Less Is Not More
Owners of Italian restaurants must be blessed with a fierce risk-taking gene. Not counting pizza parlors and factoring out Olive Garden and Carrabba's, there must be 300 Italian places scattered around Broward and Palm Beach counties. The competition is so cut-throat that if you're drawing up a menu featuring chicken parmigiana or veal scallopini, you'd better damn well be able to trace your lineage back through generations of Milanese chefs or have spent a lifetime apprenticed to somebody's great-grandmother in a remote Tuscan hilltop village or be waving a sheaf of culinary school diplomas. Better yet, all three.
Or, like Carlleen Wilson, maybe you do it because it's a natural. Wilson, a petite, husky-voiced blond, and her ex-husband, Victor Velasquez, have been churning out Italian restaurants in South Florida the way Sicilian mamas pop out bambinos. They co-founded the long-running Prima Pasta on Miami Beach, followed it with Primola in North Miami, and opened Café Vico in Lauderdale before Marco "Vico" Rodriguez put his imprimatur on the place and turned it into a delicious institution. Wilson's latest venture is Primanotte, on Harrison Street in downtown Hollywood.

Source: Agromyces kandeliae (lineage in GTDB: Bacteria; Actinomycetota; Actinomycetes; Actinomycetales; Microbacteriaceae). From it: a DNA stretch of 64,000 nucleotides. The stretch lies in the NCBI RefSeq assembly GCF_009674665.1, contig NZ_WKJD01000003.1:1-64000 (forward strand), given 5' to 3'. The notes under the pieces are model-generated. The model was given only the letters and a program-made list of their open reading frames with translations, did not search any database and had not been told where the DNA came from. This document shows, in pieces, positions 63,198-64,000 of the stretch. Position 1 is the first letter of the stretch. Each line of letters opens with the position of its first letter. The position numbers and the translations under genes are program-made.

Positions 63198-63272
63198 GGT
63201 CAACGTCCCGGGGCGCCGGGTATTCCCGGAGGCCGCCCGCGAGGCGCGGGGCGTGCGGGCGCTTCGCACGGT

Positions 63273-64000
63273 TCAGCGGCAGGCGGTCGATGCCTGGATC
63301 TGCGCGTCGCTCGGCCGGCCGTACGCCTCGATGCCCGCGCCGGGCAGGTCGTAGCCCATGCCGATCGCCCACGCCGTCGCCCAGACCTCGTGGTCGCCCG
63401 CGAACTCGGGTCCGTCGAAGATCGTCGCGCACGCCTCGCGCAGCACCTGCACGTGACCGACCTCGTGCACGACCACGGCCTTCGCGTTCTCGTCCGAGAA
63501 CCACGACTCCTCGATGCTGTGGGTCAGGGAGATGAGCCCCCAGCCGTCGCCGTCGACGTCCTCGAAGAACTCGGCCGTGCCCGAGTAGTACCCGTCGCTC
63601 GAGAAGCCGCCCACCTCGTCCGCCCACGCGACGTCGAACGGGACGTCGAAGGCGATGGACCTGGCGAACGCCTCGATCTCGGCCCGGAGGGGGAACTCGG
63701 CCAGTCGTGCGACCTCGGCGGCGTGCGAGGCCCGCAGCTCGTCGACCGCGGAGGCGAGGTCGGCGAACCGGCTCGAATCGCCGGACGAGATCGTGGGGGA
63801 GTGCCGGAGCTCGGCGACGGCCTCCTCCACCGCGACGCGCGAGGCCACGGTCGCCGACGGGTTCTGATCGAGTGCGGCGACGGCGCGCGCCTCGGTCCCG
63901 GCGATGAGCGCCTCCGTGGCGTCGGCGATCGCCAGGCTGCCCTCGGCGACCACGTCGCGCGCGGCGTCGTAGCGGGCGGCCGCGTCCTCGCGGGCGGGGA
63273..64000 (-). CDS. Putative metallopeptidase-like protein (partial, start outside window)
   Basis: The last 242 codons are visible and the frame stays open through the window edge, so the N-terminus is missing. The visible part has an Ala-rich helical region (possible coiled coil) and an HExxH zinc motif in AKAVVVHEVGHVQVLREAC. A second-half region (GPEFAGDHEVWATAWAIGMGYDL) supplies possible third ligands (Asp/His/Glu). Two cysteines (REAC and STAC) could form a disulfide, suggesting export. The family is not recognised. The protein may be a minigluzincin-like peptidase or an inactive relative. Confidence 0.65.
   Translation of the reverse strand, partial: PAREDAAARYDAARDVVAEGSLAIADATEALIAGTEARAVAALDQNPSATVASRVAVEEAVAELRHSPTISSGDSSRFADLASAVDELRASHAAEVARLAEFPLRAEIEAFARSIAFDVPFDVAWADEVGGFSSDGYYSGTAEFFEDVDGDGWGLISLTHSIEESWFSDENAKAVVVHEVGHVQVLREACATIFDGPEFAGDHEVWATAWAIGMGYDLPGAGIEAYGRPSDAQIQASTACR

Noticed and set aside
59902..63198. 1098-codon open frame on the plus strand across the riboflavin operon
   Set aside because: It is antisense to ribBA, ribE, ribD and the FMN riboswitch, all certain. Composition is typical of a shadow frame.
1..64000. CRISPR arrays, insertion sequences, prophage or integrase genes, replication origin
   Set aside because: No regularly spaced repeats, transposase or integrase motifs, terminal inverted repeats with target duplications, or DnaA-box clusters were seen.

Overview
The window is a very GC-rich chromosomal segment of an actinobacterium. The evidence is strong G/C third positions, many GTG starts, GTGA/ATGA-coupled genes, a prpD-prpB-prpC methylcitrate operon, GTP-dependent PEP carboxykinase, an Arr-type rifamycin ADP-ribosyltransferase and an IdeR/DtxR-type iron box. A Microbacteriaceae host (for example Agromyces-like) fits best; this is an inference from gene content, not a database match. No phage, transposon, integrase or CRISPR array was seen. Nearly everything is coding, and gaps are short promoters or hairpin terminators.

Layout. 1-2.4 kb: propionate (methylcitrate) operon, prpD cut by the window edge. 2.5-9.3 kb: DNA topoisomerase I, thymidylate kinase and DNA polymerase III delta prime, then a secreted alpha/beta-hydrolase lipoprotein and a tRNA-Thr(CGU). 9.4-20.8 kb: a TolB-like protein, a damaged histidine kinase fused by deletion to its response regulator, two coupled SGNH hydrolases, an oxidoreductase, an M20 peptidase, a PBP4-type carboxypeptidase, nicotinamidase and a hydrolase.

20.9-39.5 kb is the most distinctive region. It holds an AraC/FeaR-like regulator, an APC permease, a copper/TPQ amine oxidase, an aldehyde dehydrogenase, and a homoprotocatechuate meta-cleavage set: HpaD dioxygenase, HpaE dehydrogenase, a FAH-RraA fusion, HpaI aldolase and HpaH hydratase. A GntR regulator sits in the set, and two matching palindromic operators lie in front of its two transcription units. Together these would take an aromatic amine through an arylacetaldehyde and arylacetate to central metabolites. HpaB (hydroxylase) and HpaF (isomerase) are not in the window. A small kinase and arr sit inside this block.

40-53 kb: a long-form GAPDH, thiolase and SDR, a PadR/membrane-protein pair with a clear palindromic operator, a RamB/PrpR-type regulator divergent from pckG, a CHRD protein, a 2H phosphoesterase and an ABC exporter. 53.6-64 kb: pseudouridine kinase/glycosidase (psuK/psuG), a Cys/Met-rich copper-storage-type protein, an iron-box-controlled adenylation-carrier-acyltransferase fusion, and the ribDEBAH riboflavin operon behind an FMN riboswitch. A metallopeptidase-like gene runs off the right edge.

Primanotte, with Chef Gererdo Perez in the kitchen, joins a jostling welter of trattoria Italiana in downtown Hollywood -- a crowd that includes Mama Mia, Luce, upscale Fulvio's 1900, and the wildly popular La Piazza Pizza Café, all within walking distance. That Primanotte's prices are moderate doesn't set it apart from the pack -- only Fulvio's is much more expensive. But the average cost of an entrée (around $15) makes the place a magnet for 20- and 30-somethings on the mate. The Saturday night we went, Primanotte was full of couples at small tables making goo-goo eyes at each other over the tiramisu. On another Saturday, a wedding party kept the place hopping for hours, simply refusing to budge. This year-old restaurant is romance central.
As for the menu, a boy and his dream date won't need to waste precious minutes poring over the selections: It's minimalist. Twelve appetizers and salads (calamari fritti, mussels marinara, peppers stuffed with goat cheese), 13 pastas (penne puttanesca, lasagna, gnocchi quattro formaggi), four breast-of-chicken dishes (lemon, tri colore, parmigiana, marsala), four veal entrées (parmigiana, piccata, saltimbocca, giardino), plus pricier nightly specials of fish, beef, or lamb -- could indicate a total lack of imagination, a practicality verging on compulsion, or an enviable ease with simplicity.
Owner Wilson greeted and seated us the nights we visited, while two servers hovered and fussed, filling our water glasses, hustling out warm, floury rolls for dipping in a dish of garlic-infused olive oil. Our waiter ran through the night's specials: clam soup appetizer, veal chop, filet of tilapia piccata, frutti di mare with lobster cream or tomato sauce. We ordered a bottle of Luna di Luna, a 60/40 Chardonnay-Pinot Grigio blend from the Veneto region of Italy ($24), as a cool aperitif. Our waiter brought the bottle promptly, served it properly -- politely letting us both have a look at the label -- and then dunked it in a silver ice bucket within reach at the next table.